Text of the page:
Boris Johnson’s father has described his “pride” at being called a “non-cooperative crusty” by his own son, as he addressed climate change activists.
A fresh wave of disruptive action by the Extinction Rebellion movement has closed down parts of central London this week.
The prime minister addressed the protesters’ action while attending the launch of the third volume of Margaret Thatcher’s authorised biography on Monday night.
He told guests: “I am afraid that the security people didn’t want me to come along tonight because they said the road was full of uncooperative crusties and protesters… littering the road.”
But speaking to a crowd of Extinction Rebellion supporters in Trafalgar Square on Wednesday, his father Stanley Johnson made light of his son’s comments.
“On the point of ‘non-cooperative crusties’, I wear that badge with pride,” he said.
“It’s one of the nicest things that he has been said about me for a long time.
“A ‘non-cooperative crusty’, absolutely superb – do they taste good? That’s my thought, I think they do.”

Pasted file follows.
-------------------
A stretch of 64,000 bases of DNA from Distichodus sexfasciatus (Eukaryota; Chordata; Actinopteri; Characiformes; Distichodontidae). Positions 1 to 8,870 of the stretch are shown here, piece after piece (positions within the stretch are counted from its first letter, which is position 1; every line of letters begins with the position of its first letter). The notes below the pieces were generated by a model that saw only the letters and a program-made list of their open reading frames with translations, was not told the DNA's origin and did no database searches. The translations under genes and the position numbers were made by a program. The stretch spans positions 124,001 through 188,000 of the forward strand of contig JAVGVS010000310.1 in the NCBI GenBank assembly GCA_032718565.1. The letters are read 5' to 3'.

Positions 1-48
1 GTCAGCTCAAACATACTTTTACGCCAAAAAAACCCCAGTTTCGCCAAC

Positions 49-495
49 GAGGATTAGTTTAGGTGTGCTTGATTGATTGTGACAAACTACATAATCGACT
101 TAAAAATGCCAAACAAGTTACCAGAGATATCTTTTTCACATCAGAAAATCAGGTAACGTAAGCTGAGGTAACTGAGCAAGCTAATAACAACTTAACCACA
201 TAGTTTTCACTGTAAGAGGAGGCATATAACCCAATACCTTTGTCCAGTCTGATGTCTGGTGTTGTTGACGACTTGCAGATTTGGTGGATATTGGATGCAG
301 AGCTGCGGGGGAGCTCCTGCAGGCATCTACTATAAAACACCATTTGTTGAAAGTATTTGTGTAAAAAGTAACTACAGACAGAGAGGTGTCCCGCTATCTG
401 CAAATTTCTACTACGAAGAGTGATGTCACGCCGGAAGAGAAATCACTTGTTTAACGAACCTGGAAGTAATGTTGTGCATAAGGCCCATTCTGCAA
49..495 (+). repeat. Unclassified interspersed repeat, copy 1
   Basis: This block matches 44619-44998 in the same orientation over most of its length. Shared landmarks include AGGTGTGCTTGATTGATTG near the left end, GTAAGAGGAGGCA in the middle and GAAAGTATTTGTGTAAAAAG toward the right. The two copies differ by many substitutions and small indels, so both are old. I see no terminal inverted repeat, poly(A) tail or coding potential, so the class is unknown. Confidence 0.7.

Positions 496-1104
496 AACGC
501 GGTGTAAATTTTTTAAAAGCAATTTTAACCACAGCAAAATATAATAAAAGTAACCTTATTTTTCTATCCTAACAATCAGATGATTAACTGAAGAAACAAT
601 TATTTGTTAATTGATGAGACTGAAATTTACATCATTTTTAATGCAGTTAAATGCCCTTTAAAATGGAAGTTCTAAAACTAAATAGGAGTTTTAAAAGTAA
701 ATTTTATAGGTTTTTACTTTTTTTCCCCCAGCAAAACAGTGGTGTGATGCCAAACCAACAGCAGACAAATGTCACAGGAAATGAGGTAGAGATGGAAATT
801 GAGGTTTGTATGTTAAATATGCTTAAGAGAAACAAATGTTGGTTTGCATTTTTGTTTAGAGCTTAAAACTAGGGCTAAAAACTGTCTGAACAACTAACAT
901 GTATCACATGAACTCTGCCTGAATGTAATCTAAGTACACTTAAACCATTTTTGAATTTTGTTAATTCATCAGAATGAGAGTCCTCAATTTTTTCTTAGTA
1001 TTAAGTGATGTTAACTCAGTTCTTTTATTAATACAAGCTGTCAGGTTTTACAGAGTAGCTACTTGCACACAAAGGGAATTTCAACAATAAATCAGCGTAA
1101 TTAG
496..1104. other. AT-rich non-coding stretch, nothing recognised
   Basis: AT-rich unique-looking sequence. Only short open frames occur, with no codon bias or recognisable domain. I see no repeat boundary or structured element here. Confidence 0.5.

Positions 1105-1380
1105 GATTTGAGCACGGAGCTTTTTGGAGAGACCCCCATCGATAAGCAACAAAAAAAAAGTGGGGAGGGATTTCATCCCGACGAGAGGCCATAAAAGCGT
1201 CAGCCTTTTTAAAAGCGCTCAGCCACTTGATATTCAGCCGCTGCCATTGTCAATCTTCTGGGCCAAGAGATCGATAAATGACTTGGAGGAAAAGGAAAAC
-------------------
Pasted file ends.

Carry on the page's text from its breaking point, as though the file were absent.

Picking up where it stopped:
Stanley Johnson, who has long worked on environmental issues, also told the crowd the prime minister “absolutely supported the objectives” of their campaign.
Speaking later to the Press Association, Stanley Johnson stressed his family did not differ in their views on climate change.
“As far as climate change is concerned the family dynamic would be totally united,” he said.
“I don’t believe there is a single dissenting voice in the Johnson family.
“Don’t forget we grew up in the country, we grew up on Exmoor, nature is in our blood.
“I don’t think you need to say ‘Will he [Boris] listen?’
“If you listen to what he said on the steps of Downing Street that very first day, he ended with an appeal for movement on the environment and animal welfare.
“And that is a very, very good sign.”
Stanley Johnson added he judged the Extinction Rebellion action to be “tremendously important”.
“From tiny acorns, big movements spring,” he said.
“This is a movement, it is a very important movement. It is absolutely clear to me that we have been moving far too slowly on the climate change issue.”
Almost 600 protesters have been arrested during the first few days of Extinction Rebellion’s two-week demonstration in the capital, police said.
Activists have shut down roads and glued themselves to buildings.
Anyone who fails to comply with a police order to only assemble in the pedestrianised area of Trafalgar Square is liable to arrest and prosecution.